PCMI 2022 Post 6: Building Party

Yesterday evening at 7pm, a bunch of math teachers and other PCMI folk gathered in the teacher rooms to build math art. Each table had a different thing one could build (slideshow):

It was sweet to see one participant bring their kid, and another bring their partner, and we all had fun creating delicious little things we could take home. I didn’t end up working on any of these set projects because I wanted to continue to learn to knit. One of my PCMI goals was to learn to knit. I remembered Peg was an expert and so I reached out to her before PCMI to see if she would be able to teach me — which she happily did! (And in fact, last weekend, she took me and a few others to Salt Lake City for a yarn/fabric crawl which was so wonderful). I wanted to learn because I’ve been listening to a lot of audiobooks since I’ve had a hard time concentrating on reading since the pandemic. And I figured having something to do while listening would be neat. So during the entire building party, with 80s music blasting, I practiced my knit stitch and perl stich. I made what I thought was a number of mistakes and so I cast and threw out my initial attempts two different times. The third time I was successful-ish. I did three rows of knit stiches, and then I alternated a bunch of knit and perl stitches. I started out with 10 stitches, but somehow ended up with 11 stitches. And a few times, I looked at my needles and didn’t understand what was going on… I had something twisted or I thought I had made a stitch but I didn’t. At those points, I didn’t know what I was looking at so I asked Peg and Rebecca for help — and so I now have a sense of what to look for. However I realize my next step is to learn how to deal with mistakes… What do I do with the 11th stitch that I didn’t want? How do I analyze my knots/stitches to be able to undo them if there is something wrong? In other words, what are ways to deal with errors? In any case, this is what I have so far.

When I wasn’t knitting, I was going to the different tables, looking at all the colorful things people were making. Here’s a collection of some of the objects that were made, displayed the next day… but not everything!

Being surrounded by all this math-art reminded me of the math-art show I helped organize at my school, which we titled Technically Beautiful.

While knitting, I was sitting at the table where people were making the “straw thingy,” which was actually 5 intersecting tetrahedra.

The first time I heard of these tetrahedra was when looking in an math-origami book and saw a connection to a multivariable calculus project. It turns out to get the tetrahedra to interlock perfectly, so they didn’t jiggle around, is a tricky problem. Years ago a student of mine did a project on this:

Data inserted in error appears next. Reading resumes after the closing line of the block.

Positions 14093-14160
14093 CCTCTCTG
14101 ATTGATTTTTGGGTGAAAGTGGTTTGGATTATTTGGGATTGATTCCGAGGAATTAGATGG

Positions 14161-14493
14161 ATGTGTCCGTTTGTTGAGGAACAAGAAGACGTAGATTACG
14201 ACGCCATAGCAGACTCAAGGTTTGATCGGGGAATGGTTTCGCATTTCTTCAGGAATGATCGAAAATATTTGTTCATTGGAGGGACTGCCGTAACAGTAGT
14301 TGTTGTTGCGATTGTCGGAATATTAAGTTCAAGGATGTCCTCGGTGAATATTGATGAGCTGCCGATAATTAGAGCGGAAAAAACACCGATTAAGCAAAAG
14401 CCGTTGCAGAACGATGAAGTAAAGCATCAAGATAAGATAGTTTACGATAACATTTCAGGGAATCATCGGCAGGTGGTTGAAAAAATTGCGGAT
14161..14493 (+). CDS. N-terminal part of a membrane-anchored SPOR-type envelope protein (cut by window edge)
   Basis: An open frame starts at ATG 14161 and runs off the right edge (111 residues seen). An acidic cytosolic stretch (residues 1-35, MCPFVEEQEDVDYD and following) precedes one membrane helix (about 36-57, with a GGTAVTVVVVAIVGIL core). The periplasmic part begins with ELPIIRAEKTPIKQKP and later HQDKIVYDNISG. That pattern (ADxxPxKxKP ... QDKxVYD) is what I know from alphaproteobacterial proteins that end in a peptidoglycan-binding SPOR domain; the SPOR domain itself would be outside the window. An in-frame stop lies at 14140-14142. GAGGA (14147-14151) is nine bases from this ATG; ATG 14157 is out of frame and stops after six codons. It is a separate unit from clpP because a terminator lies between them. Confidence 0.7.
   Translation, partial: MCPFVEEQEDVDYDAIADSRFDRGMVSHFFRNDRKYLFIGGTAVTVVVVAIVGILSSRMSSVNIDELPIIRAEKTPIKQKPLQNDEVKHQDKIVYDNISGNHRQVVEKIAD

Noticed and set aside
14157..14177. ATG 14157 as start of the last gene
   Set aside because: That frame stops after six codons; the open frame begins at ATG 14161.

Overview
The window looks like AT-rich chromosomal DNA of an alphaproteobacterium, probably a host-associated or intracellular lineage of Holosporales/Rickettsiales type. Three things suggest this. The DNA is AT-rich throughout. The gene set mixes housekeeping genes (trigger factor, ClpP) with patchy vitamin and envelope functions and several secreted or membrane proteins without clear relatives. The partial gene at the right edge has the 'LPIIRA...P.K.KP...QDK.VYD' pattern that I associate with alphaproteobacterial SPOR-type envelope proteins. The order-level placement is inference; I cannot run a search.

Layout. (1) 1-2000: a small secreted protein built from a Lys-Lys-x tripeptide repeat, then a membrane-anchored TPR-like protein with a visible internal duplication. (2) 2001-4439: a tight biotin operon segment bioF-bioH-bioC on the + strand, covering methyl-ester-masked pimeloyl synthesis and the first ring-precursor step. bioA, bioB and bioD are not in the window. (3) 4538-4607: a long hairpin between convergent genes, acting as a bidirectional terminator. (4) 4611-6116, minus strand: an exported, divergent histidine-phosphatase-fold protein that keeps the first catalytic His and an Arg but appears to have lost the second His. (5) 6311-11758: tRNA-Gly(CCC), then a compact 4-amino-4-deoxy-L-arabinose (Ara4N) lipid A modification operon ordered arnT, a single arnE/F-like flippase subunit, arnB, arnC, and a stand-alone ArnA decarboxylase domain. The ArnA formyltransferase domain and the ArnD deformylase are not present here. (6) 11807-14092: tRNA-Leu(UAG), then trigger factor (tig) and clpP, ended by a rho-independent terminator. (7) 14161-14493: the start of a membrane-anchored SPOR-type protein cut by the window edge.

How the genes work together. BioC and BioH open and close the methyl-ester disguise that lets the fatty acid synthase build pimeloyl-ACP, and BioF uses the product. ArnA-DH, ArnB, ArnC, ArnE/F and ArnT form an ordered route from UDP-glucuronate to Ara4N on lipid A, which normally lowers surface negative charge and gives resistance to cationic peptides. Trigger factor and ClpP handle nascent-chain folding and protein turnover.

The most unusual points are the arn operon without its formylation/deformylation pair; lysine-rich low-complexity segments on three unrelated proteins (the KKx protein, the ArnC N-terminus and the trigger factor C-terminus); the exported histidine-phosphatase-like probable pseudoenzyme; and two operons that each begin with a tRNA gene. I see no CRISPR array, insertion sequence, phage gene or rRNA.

What I loved is that all I associated with these tetrahedra was this math — finding the coordinates for the vertices of the points, and finding the optimal strut length. However while I was sitting at the table knitting, I was talking with a math professor who shared with me that he sees a “proof without words” with these tetrahedra. He saw something different mathematically than I did. He told me that one could see those interlocking tetrahedra as representing a particular mathematical group. It isn’t quite the permutation group of 5 objects, but rather if you have 5 objects and permute two pairs of two objects (so if you had 12345, you could do a move like 12345–>21345–>21435, or 12345–>21345–>23145). I think he called that group the alternating group of 5 objects. And then he showed me how if you look at the interlocking tetrahedra, and rotated it around a vertex, face, or edge, you get that same group (like the colos of the straws, after a rotation, swap… but in the way of the alternating group). It was fun to have someone way above me in math explain something to me, who would allow me to ask questions, and use hands on manipulatives (we pulled out straws, and did the rotations!) to make things make sense for me. And apparently, this alternating group of 5 objects deals with the insolvability of the quintic equation, something I learned about ages ago in college, but now is faded, distant memory. [Sorry if any of my descriptions are wrong… It was an informal conversation and I haven’t had time to research it yet to flesh it out.]

What’s neat is that now, these interlocking tetrahedra mathematically for me no longer represent only a mathematical question about optimization (the “optimal strut width”) and an interesting problem about how to find the coordinates of the vertices. These interlocking tetrahedra now also represent for me a group, and connects up with the insolvability of quintic equations! Again, I am reminded of the Francis Su quotation from two PCMI posts ago, which talked about how mathematical ideas don’t exist in isolation. Instead, they build up in time and get richer and fuller when they do. I see something different now when I look at these interlocking tetrahedra than I did before the building party.

Lastly, if you want to have your own math building party, or create something that you see a picture of above, here are all the instructions to the creations!



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